WASHINGTON -- If you've noticed something different at the Woodward & Lothrop building at 11th and G streets NW downtown, you're right: The historic property recently got a new paint jobs that shows off some of the building's intricate details.
The former department store, affectionately known as the Woodies building, was built in 1887, but it wasn't until 1902 that the exterior was decorated with cast iron and leaded glass accents with flower designs and the Woodward & Lothrop monogram. The style of architecture, Beaux-Arts, places an emphasis on classical, even theatrical details.
Although the building's cast-iron panels are original, the new paint job wasn't inspired by a historic color scheme. "At one time, it was all painted one color, and then it just didn't do the fabulous detail justice," said Norman Jemal, the principle of Douglas Development, which currently owns the building. The new colors were chosen because they are similar to those used around the time the details were installed. The building was declared a D.C. Historic Landmark in 1964.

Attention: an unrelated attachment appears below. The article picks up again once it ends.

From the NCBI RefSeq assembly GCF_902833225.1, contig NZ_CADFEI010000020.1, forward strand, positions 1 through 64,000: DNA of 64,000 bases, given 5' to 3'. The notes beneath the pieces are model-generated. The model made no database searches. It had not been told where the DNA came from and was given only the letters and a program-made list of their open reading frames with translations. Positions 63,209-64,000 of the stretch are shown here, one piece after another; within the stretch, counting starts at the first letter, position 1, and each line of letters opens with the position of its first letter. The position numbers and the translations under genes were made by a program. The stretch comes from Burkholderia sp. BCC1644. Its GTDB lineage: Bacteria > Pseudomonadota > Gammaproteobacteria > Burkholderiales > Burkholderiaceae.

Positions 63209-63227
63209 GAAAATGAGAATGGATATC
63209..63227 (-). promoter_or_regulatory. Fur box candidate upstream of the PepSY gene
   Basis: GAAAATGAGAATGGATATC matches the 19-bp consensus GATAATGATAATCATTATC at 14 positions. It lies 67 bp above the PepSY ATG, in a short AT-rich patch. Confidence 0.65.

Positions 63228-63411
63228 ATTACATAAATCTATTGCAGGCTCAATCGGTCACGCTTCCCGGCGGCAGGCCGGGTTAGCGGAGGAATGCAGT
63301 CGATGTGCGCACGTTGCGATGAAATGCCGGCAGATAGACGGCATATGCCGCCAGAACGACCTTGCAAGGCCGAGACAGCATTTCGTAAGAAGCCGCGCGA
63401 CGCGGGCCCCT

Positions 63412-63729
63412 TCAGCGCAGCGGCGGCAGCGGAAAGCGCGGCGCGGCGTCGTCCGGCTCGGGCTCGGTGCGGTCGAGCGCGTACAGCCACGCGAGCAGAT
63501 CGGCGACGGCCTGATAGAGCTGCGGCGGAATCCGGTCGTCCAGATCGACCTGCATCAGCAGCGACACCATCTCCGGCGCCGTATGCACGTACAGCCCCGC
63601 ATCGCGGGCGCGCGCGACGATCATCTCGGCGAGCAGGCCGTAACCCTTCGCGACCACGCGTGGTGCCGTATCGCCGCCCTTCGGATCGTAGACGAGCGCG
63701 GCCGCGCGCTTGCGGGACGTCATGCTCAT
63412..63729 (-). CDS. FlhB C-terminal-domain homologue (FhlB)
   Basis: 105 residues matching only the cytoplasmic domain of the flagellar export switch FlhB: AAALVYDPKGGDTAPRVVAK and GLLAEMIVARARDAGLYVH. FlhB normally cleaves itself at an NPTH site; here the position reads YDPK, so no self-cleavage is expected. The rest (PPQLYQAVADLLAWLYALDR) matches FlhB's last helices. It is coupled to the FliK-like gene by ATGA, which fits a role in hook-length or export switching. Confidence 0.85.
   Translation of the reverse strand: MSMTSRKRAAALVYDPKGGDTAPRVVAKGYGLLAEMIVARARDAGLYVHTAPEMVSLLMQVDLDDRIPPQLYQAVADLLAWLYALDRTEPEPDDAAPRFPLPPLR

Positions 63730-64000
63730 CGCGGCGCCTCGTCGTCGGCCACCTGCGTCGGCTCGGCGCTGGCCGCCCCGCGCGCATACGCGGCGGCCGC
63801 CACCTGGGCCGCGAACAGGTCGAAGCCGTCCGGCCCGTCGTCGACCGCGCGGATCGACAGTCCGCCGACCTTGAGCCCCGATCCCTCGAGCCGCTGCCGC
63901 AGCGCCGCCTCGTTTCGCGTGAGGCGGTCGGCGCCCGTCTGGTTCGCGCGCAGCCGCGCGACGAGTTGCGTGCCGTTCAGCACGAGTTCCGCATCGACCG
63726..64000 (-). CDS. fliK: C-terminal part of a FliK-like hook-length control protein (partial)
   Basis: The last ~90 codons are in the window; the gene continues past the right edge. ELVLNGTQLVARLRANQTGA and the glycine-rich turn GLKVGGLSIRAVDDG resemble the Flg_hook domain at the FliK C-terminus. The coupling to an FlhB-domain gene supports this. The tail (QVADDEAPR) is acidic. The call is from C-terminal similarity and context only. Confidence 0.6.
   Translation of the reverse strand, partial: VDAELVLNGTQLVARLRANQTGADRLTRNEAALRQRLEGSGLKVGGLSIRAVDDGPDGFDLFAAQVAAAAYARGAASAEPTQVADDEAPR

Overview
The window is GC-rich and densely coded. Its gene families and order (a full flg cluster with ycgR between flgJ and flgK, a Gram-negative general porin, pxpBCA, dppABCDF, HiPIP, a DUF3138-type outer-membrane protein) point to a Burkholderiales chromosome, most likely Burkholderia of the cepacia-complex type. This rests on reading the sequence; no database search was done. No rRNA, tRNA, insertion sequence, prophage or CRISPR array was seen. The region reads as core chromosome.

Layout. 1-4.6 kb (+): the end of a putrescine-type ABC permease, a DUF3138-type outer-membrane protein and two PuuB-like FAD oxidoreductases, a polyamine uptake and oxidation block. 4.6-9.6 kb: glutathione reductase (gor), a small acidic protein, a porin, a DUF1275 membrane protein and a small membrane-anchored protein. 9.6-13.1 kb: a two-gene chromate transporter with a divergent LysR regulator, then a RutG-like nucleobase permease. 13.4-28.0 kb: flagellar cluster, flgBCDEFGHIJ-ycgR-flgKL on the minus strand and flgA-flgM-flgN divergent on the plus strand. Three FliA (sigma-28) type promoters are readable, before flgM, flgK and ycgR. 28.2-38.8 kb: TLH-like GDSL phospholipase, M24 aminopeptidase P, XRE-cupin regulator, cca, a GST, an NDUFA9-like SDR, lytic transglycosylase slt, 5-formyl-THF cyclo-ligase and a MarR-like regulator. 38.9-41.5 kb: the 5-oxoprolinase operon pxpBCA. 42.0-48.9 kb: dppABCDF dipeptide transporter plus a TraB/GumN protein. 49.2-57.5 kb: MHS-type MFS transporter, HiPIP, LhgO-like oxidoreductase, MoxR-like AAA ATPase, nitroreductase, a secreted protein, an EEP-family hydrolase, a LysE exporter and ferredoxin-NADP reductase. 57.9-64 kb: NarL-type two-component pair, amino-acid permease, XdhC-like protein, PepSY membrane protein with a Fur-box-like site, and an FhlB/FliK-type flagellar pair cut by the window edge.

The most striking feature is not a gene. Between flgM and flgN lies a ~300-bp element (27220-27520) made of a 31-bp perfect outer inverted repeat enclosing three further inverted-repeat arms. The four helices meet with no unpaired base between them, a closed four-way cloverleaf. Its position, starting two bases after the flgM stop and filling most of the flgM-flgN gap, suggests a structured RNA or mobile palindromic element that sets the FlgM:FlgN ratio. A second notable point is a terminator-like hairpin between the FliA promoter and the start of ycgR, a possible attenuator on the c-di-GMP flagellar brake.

The Woodward & Lothrop chain was liquidated in 1995, and the downtown property remained vacant until Douglas Development renovated it in 2003. Jemal believes the new imagining of the property's exterior is in keeping with the original owners' vision and only enhances its sense of history.
"The Lothrop family definitely spent more than they needed to build the building that was something they'd have their name on," he said. "And they do, and their name will never go away."
A close-up detail of some of the historic department store building's ornamentation.
Another view of the intricate detailing.
The new color splash runs the length of the building's sides on 10th and G streets NW.
This picture from a few years back captures what the building looked like pre-paint job. Photo by Flickr user schmuela